After the teams exchanged punts to tepidly start the affair, the Huskies drove 96 yards in 14 plays to punch in the first touchdown of the game on a one-yard Cole Welch plunge and set the tone for the rest of the contest.

Backed up at their own 4-yard line, Tech quarterback Tyler Scarlett found junior wide receiver Brandon Cowie for 18 yards to gain some breathing room and again found Cowie six plays later to convert on a third-and-10.

It was a combination that would haunt NMU all day.

Geared up to stop the run - Tech got just 120 yards from their running backs on 37 carries - the Wildcats dared Scarlett and his young wide receivers to beat man coverage on the outside.

Scarlett obliged.

The junior finished with 254 yards on 18-of-31 throws - good, but not eye-popping numbers - but was personally responsible for eight of the Huskies' 11 third-down conversions with either his arm or his legs.

"If they are playing two-deep (safeties) with man then we are going to run the tailback into the flat with four vertical (routes) and those holes for him to scramble open up," Kearly said. "We've had that play since Central (Michigan, where Kearly was offensive coordinator for nine seasons) and all my time here at Tech. Scarlett may not be the best running (quarterback), but he is quick enough to take advantage of those situations and move the chains."

When Scarlett wasn't picking up first downs on the ground, he was likely finding Cowie open by several yards downfield.

The 6-foot-3 wide receiver finished with 113 yards on six catches (five coming in the first half), including a gorgeous 36-yard go-route to set up a Charlie Leffingwell touchdown run.

It was the third straight game of over 100 yards for Cowie, who converted to receiver this season after two years backing up Scarlett at quarterback.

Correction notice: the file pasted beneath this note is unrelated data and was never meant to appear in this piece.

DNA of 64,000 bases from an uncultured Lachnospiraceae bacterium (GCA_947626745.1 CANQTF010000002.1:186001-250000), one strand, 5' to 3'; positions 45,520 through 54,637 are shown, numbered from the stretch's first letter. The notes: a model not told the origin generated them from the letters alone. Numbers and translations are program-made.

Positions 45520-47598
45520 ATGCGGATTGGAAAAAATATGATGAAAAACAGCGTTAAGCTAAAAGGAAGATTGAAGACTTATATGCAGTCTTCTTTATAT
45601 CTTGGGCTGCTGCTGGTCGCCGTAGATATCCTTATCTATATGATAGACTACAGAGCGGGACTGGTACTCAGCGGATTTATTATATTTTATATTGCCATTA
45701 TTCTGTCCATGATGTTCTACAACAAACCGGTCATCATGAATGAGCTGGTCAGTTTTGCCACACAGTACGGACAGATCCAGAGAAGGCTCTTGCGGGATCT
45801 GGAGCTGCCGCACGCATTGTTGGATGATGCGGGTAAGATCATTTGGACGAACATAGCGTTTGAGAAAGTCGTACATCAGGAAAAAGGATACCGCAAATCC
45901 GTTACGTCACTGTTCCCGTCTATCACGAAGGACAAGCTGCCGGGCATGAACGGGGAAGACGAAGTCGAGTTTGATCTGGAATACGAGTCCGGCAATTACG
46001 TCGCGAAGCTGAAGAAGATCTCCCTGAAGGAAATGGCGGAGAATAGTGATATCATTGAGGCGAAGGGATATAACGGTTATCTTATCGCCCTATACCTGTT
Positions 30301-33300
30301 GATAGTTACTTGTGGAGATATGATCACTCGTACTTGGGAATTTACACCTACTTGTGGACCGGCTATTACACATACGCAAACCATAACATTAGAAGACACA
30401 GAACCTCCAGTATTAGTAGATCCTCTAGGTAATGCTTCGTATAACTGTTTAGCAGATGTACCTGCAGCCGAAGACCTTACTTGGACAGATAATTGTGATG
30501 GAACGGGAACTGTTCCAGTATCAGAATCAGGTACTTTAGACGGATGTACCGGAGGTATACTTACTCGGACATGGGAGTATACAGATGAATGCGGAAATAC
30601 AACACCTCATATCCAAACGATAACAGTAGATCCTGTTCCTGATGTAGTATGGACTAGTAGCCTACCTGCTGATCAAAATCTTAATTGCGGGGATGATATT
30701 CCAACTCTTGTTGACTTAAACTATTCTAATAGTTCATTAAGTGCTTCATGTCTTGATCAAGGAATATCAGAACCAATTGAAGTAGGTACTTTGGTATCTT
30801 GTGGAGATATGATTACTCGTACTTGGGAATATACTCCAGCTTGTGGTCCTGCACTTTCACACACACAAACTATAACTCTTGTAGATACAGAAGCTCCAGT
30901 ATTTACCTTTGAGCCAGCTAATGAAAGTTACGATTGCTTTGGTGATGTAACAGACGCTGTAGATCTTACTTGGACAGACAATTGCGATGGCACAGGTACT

"Every wide receiver wants to see man coverage," Cowie said. "Because then it is just about you making a play. And if you get open, Scarlett is going to get you the ball."

Northern looked sharp for one third-quarter drive, moving the ball 80 yards - 36 of which came on a flea flicker pass caught by Marcus Tucker - to set up a 16-yard touchdown burst from Keon Collier, but otherwise spent most of the afternoon flailing around, struggling to gain a foothold.

The stats paint an ugly picture. The Wildcats gained just 10 first downs (25 for the Huskies), converted on 4-of-13 third down attempts and turned the ball over four times (two picks, two fumbles).

The turnovers were especially crucial as they gave the ball back to a Huskies offense built to keep it, resulting in a 39-to-21 minute difference in time of possession.

"As a defense, we just want to get the ball back in the hands of our offense, because we know each time they score it is going to make it easier on us, make (Northern) more one dimensional," Gervais, who led the team with eight tackles and a fumble recovery, said. "When we get them on third down - we call it the money down - or make them take a minus play on first or second, we just want to go make a play then."